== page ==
Winnipeg home to new ‘bacon centre of excellence’

More of the bacon people bring home will soon come from an expanded Maple Leaf plant in Winnipeg

Winnipeg home to new ‘bacon centre of excellence’

A so-called “bacon centre of excellence” is coming to Winnipeg.

Manitoba’s minister of agriculture used the phrase to describe a planned expansion of Maple Leaf Food’s bacon plant in Winnipeg during a Growing Forward 2 funding announcement last week.

“This is one of my favourite products… and I know our customers to the south certainly enjoy it as well,” said a jovial Ralph Eichler, before praising the role Manitoba’s pork industry has played in the province’s economy.

“Maple Leaf foods is an important player in the hog industry in Manitoba; there are over 3,300 employees in the province,” he said, noting the communities Brandon, Winnipeg, Souris, Landmark, Niverville, Arborg and Winkler have benefited in particular.

Together, the federal and provincial governments are contributing $500,000 to the bacon line expansion project, while Maple Leaf’s investment is valued at about $5.9 million. Once complete, the expanded bacon line will employ an additional 68 people, half of which will be full-time employees.

“There are a lot of people whose jobs depend on the production and the export of the products you see here,” said Rory McAlpine, senior vice-president of government and industry relations for Maple Leaf Foods. He added that roughly 1,400 individuals are already employed at the Winnipeg processing plant.

“All those employees are very much the beneficiaries of the investment and the confidence the government has placed by providing this assistance,” said McAlpine. “This plant has got a great history and is moving up the ladder of technology and productivity with each of these investments and it’s something that we’re very, very proud of.”

Export opportunities

The upgrades will push the plant’s bacon production upwards by eight million kilograms per year, to a total of 48 million kilograms per year.

Federal Agriculture Minister Lawrence MacAulay emphasized the funding will help keep the plant on the cutting edge of technology, while also positioning the hog sector to take advantage of growing export opportunities. Canadian pork exports are currently valued at $3.5 billion per year.

Federal Agriculture Minister Lawrence MacAulay speaks at the Maple Leaf plant in Winnipeg.
Federal Agriculture Minister Lawrence MacAulay speaks at the Maple Leaf plant in Winnipeg. photo: Shannon VanRaes

“These are impressive numbers, but we all know they could even be higher,” said MacAulay. “Global demand for protein is growing and we know our industry can grow to meet that demand. That’s why the federal government committed to working hard to support Canada’s pork industry through investment and innovation and a strong focus on trade.”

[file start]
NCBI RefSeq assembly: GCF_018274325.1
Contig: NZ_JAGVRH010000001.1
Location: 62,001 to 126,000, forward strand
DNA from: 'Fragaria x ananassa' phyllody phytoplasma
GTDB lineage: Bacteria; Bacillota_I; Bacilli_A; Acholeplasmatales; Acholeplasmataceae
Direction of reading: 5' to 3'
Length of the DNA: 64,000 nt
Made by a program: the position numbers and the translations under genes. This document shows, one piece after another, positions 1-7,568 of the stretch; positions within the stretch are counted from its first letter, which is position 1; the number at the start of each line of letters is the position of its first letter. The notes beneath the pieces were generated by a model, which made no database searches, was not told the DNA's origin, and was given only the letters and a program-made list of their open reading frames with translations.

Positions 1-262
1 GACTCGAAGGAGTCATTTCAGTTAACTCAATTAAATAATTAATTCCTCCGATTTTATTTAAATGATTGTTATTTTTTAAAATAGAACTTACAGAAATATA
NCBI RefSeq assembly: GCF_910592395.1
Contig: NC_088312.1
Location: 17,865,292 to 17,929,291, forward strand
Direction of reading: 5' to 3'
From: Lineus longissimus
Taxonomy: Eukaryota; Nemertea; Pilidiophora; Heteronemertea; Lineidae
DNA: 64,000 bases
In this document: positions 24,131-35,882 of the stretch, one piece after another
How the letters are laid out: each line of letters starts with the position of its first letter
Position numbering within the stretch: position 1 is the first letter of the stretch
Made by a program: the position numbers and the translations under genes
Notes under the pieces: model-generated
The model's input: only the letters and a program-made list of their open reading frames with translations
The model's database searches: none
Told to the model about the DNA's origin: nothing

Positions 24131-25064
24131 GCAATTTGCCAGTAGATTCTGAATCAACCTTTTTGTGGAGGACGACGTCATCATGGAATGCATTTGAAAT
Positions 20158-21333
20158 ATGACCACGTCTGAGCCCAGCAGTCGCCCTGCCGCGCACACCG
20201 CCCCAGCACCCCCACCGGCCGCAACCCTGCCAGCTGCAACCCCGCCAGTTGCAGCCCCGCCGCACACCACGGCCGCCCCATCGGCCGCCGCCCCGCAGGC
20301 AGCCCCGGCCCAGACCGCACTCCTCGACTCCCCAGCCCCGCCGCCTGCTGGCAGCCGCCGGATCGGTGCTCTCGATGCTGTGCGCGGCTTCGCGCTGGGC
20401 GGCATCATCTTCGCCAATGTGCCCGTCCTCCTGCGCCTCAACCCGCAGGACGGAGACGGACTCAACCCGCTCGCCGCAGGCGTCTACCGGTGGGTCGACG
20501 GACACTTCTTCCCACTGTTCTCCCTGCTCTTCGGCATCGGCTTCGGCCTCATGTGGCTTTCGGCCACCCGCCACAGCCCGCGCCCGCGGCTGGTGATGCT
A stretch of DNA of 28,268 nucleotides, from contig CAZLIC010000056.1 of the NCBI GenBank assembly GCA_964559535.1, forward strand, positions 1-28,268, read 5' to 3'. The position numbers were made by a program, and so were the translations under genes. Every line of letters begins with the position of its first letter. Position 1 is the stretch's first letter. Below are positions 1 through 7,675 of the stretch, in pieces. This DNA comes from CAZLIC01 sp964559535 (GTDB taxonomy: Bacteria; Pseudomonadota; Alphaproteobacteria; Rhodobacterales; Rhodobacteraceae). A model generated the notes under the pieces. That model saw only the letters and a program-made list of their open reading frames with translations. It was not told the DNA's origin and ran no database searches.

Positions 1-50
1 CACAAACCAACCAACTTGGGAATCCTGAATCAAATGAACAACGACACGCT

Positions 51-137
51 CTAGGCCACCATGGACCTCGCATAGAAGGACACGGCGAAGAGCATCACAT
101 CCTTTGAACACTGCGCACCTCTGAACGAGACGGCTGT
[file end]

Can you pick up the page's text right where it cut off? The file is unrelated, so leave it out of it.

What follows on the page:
Manitoba Pork Council president George Matheson was also on hand for the funding announcement, which was held at the Winnipeg processing plant.

“A strong pork production sector of course relies on a strong processing sector, so if the processing facilities have grown… it can only mean good things for the pork producers of Manitoba,” said Matheson.

More hogs needed

McAlpine also took the event as an opportunity to note that Maple Leaf’s Brandon plant is still seeking an expanded supply of hogs.

“Right now that plant is running between 65,000 and 75,000 hogs a week, and we’d like to get it up to 90,000 or more, which we could do quite efficiently,” he said. “What we would love to see is more hog production… We would welcome new investment in hog production to get the numbers back to where they were when that plant was expanded, but meanwhile we’ve got enough supply to keep this plant running very efficiently.”

McAlpine also added that Manitoba’s hog industry is beginning to bounce back after a number of challenging years and he expects the supply of pigs will grow in the future. As that happens, Maple Leaf will also be seeking an increased labour pool.

“We’ve been quite successful… with the foreign worker program and we have retained and transitioned to permanent residency the influx of foreign workers that we hired when that plant was expanded,” McAlpine said. “Now having said that, we are always looking for labour… if we could get a higher hog supply, we could hire that many more and that is really our goal. But we are managing the situation now and looking forward to some changes to the foreign worker program.”

About the author


Shannon VanRaes is a journalist and photojournalist at the Manitoba Co-operator. She also writes a weekly urban affairs column for Metro Winnipeg, and has previously reported for the Winnipeg Sun, Outwords Magazine and the Portage Daily Graphic.



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